A cross-sectional analysis of ITN and IRS coverage in Namibia in 2013


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Authors
Allcock, Sophie H 
Young, Elizabeth H 
Sandhu, Manjinder S 
Abstract

Abstract

            Background
            Achieving vector control targets is a key step towards malaria elimination. Because of variations in reporting of progress towards vector control targets in 2013, the coverage of these vector control interventions in Namibia was assessed.
          
          
            Methods
            Data on 9846 households, representing 41,314 people, collected in the 2013 nationally-representative Namibia Demographic and Health Survey were used to explore the coverage of two vector control methods: indoor residual spraying (IRS) and insecticide-treated nets (ITNs). Regional data on Plasmodium falciparum parasite rate in those aged 2–10 years (PfPR2–10), obtained from the Malaria Atlas Project, were used to provide information on malaria transmission intensity. Poisson regression analyses were carried out exploring the relationship between household interventions and PfPR2–10, with fully adjusted models adjusting for wealth and residence type and accounting for regional and enumeration area clustering. Additionally, the coverage as a function of government intervention zones was explored and models were compared using log-likelihood ratio tests.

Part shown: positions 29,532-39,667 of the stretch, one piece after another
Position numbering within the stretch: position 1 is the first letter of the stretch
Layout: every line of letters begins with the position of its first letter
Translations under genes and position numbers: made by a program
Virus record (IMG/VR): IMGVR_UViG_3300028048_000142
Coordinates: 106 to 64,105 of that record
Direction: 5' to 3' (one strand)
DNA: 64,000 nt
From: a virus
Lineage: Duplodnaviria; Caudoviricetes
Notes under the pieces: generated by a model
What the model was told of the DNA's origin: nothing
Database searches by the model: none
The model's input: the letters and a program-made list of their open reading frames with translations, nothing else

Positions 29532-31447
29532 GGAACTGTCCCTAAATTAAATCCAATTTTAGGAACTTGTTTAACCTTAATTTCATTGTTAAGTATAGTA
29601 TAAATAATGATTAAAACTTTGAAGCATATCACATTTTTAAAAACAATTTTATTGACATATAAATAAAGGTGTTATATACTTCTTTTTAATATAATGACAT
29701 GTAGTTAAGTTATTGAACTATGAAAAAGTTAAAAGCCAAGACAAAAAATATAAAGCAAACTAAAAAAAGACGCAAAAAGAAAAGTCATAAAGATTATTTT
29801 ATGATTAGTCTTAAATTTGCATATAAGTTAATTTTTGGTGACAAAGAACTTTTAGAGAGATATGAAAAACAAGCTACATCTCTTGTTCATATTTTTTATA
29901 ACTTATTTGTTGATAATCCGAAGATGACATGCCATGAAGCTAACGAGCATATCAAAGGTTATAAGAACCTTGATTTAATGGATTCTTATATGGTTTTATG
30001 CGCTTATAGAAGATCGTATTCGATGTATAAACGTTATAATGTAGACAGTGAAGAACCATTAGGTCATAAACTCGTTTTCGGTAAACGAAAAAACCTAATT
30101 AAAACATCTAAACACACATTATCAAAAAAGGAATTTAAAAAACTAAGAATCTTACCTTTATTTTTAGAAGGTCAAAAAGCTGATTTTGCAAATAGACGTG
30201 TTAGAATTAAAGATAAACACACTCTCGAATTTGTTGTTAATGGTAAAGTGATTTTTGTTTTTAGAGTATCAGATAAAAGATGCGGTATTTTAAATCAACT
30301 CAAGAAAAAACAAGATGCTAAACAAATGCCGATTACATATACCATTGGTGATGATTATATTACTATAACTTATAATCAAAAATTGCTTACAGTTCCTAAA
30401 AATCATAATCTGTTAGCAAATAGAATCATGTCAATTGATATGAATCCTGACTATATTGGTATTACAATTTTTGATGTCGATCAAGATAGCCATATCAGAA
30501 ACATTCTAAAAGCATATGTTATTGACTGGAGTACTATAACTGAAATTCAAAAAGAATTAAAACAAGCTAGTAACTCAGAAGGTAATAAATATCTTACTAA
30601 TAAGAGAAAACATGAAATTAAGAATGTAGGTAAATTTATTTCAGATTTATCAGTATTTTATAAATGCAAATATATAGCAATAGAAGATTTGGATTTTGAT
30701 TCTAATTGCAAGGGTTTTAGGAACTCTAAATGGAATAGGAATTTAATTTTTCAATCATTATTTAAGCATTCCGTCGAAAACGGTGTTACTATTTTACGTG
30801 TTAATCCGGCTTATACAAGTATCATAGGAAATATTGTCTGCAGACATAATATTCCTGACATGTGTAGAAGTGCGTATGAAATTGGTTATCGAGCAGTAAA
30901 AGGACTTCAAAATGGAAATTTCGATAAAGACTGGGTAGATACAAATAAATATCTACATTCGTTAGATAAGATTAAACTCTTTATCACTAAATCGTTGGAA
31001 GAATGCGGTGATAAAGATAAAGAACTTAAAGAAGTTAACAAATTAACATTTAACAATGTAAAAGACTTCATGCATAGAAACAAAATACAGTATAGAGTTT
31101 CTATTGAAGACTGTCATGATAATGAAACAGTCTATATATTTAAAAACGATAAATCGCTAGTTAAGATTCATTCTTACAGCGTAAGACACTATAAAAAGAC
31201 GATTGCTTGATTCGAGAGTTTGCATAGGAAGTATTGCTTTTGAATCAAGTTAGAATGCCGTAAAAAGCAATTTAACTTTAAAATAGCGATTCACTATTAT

Results
            Intervention coverage was greatest in the highest transmission areas (PfPR2–10 ≥ 5%), but was still below target levels of 95% coverage in these regions, with 27.6% of households covered by IRS, 32.3% with an ITN and 49.0% with at least one intervention (ITN and/or IRS). In fully adjusted models, PfPR2–10 ≥ 5% was strongly associated with IRS (RR 14.54; 95% CI 5.56–38.02; p < 0.001), ITN ownership (RR 5.70; 95% CI 2.84–11.45; p < 0.001) and ITN and/or IRS coverage (RR 5.32; 95% CI 3.09–9.16; p < 0.001).
          
          
            Conclusions
            The prevalence of IRS and ITN interventions in 2013 did not reflect the Namibian government intervention targets. As such, there is a need to include quantitative monitoring of such interventions to reliably inform intervention strategies for malaria elimination in Namibia.

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